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Taking the Fight Out of Meal Time!
By Rita Miller-Huey
At any age, eating may seem to be
the one thing you can control. Witness the two year old
who will only eat the bun , but no hot dog. Two days
later she will only eat hot dog, but no bun! Or the
senior who seems to only pick at his meal, and the teen
who thinks a burger and coke provide all the essential
nutrients, as long as a chocolate bar is thrown in for
good measure! How can you share the control you have as
the caregiver with your loved one, no matter what their
Here are some tips:
Offer meals with a variety of choices (you control the
what) and let the care recipient choose how much. A
protein source (meat, fish, chicken or beans), a dairy
product (milk, yogurt or cheese), a starch (rice,
potato, peas, corn or bread), vegetables (from artichoke
to zucchini) and fruit (as dessert) will give them
Put small portions of all the meal items (including
dessert!) at the place setting at the beginning of the
meal. Let her eat in whatever order she wishes. She'll
most likely eat more, even if dessert goes first. (A
fruit and vanilla low-fat yogurt compote is an excellent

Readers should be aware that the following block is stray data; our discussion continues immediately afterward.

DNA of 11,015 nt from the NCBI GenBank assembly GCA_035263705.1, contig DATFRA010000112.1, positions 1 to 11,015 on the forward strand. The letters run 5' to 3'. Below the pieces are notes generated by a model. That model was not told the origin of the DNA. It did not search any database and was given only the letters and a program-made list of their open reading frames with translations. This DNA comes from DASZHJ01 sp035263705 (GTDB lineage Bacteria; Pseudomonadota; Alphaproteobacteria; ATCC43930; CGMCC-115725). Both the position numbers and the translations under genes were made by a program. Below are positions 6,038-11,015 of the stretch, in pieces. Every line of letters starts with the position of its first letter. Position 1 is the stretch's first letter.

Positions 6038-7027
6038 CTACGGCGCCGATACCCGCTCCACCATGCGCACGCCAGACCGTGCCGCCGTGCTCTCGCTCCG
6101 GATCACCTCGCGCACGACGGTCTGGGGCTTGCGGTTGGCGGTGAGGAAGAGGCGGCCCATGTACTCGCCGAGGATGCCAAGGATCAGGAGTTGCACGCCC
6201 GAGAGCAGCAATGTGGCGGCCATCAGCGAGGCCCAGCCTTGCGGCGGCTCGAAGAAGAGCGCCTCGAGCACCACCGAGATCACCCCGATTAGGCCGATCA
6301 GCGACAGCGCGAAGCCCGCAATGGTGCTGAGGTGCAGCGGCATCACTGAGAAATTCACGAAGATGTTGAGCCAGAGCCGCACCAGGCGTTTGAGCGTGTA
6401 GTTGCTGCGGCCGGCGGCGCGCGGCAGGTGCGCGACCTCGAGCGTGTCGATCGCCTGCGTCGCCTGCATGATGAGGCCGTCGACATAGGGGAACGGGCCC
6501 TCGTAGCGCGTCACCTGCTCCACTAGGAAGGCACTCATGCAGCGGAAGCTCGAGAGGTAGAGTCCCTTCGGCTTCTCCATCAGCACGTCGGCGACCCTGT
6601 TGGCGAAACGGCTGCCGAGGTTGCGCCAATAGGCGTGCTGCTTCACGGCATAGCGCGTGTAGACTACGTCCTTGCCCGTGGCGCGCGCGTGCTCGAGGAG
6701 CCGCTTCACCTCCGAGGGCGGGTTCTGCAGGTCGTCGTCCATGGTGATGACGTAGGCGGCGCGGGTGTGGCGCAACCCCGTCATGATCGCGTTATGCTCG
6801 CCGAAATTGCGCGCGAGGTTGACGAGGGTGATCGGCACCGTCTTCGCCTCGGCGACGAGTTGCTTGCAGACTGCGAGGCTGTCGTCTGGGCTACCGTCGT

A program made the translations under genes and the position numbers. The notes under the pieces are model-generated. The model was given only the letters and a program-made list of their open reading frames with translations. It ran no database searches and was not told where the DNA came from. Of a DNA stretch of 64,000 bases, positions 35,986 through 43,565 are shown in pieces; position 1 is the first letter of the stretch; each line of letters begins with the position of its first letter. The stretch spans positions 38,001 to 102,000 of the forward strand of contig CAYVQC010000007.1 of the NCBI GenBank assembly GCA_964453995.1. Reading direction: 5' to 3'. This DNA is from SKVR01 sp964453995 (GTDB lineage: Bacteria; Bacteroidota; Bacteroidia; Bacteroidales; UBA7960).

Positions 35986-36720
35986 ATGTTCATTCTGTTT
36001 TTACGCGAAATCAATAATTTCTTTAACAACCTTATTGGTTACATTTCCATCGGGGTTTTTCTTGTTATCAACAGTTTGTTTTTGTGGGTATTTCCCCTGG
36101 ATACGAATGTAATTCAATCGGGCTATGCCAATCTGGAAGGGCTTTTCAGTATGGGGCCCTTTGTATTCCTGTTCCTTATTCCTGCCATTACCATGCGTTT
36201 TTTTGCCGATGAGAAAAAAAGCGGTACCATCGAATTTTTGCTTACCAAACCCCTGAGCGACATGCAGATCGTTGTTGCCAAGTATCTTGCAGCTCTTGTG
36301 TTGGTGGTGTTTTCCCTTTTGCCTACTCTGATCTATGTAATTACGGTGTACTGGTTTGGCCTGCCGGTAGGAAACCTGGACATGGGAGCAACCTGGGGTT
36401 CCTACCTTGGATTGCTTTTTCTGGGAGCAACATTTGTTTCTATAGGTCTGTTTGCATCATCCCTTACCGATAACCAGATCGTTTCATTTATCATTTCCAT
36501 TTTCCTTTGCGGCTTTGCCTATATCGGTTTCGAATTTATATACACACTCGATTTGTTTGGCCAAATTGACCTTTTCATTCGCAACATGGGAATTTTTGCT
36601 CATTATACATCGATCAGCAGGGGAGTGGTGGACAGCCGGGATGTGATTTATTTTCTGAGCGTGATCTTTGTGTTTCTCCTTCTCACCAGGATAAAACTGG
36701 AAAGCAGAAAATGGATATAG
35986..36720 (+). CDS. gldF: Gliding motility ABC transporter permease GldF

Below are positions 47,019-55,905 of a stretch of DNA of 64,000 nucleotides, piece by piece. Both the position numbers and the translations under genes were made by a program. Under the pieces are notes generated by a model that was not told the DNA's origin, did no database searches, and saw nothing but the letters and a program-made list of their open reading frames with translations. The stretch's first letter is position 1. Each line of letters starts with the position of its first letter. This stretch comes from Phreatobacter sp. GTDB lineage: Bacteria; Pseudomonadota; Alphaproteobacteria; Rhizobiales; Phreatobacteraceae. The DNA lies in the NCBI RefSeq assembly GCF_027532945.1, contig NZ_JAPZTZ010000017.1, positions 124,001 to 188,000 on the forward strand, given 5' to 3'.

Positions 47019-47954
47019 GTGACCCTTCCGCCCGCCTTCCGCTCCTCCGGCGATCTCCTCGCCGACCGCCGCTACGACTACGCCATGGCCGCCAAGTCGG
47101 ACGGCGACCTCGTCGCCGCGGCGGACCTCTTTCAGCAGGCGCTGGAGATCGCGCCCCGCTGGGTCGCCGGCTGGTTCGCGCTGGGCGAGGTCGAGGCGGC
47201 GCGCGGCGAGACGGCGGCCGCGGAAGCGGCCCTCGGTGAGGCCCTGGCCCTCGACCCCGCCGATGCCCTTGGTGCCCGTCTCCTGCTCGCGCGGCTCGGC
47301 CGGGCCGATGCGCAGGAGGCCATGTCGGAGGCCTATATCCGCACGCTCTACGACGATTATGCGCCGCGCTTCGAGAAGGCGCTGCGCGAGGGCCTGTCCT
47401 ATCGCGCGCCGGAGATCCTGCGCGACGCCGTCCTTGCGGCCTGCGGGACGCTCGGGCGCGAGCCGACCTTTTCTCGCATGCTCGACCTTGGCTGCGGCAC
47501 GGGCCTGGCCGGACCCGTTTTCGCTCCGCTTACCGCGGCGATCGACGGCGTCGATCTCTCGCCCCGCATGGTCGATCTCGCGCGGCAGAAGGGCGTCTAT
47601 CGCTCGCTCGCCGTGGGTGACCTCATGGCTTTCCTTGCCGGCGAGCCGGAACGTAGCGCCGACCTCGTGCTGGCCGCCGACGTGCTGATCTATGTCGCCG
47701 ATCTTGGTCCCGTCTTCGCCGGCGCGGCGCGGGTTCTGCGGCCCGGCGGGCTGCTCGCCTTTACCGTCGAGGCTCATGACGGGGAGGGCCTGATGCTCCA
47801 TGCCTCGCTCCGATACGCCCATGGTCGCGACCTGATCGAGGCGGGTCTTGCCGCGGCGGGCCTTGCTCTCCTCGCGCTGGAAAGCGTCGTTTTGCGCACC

dessert choice filled with vitamins, minerals and
Involve your loved one in planning the family dinner as
often as they are able, but at least once a month.
As much as possible, let him help with meal preparation.
For example, let him make fruit salad using a blunt
knife or tear the greens for a tossed salad.
Be sure she is erect and seated comfortably when she is
eating, whether at the table or in an easy chair or bed.
Provide utensils that support his independent ability to
feed himself. Speak to an occupational therapist about
special utensils if self-feeding is too laborious.
Snacks are an important source of nutrients if your
loved one eats small meals. Offer foods with lots of
protein, vitamins and minerals.
Offer water to quench thirst before meals. Drinking
juice, fruit punch or soda will make one too full to
enjoy healthy meals and snacks.
Provide opportunities to engage in physical activities,
if at all possible. Exercise builds muscle, naturally
stimulates the appetite and gives a sense of
accomplishment. There are exercise videos for those
confined to a chair, too!